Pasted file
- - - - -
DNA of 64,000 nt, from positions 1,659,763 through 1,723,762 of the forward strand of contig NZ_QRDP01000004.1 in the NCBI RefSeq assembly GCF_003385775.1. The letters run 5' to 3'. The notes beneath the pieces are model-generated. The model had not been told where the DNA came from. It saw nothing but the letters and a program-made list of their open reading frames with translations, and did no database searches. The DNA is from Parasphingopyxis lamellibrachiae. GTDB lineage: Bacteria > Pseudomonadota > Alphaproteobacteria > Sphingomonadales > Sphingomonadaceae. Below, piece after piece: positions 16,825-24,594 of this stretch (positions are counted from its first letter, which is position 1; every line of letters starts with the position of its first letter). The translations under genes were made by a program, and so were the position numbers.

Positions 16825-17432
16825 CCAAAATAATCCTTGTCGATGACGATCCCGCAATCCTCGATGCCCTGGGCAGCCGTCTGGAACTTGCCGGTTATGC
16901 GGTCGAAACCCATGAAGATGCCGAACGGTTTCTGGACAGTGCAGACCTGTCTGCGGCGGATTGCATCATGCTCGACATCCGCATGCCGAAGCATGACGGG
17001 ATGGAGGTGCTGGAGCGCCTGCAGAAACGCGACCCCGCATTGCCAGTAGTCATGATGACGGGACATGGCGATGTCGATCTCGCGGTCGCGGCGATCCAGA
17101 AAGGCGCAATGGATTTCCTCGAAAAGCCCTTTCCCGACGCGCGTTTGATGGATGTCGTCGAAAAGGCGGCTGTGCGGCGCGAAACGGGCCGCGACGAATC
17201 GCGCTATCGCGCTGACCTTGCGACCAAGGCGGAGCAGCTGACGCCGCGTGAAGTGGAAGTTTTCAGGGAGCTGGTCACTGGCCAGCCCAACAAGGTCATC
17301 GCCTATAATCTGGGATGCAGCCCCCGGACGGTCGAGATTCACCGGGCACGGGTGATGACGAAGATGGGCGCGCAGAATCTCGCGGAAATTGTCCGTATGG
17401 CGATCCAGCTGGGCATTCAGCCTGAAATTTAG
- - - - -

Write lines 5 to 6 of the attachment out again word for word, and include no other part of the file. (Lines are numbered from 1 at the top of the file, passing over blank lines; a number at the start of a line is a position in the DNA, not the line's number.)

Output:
17001 ATGGAGGTGCTGGAGCGCCTGCAGAAACGCGACCCCGCATTGCCAGTAGTCATGATGACGGGACATGGCGATGTCGATCTCGCGGTCGCGGCGATCCAGA
17101 AAGGCGCAATGGATTTCCTCGAAAAGCCCTTTCCCGACGCGCGTTTGATGGATGTCGTCGAAAAGGCGGCTGTGCGGCGCGAAACGGGCCGCGACGAATC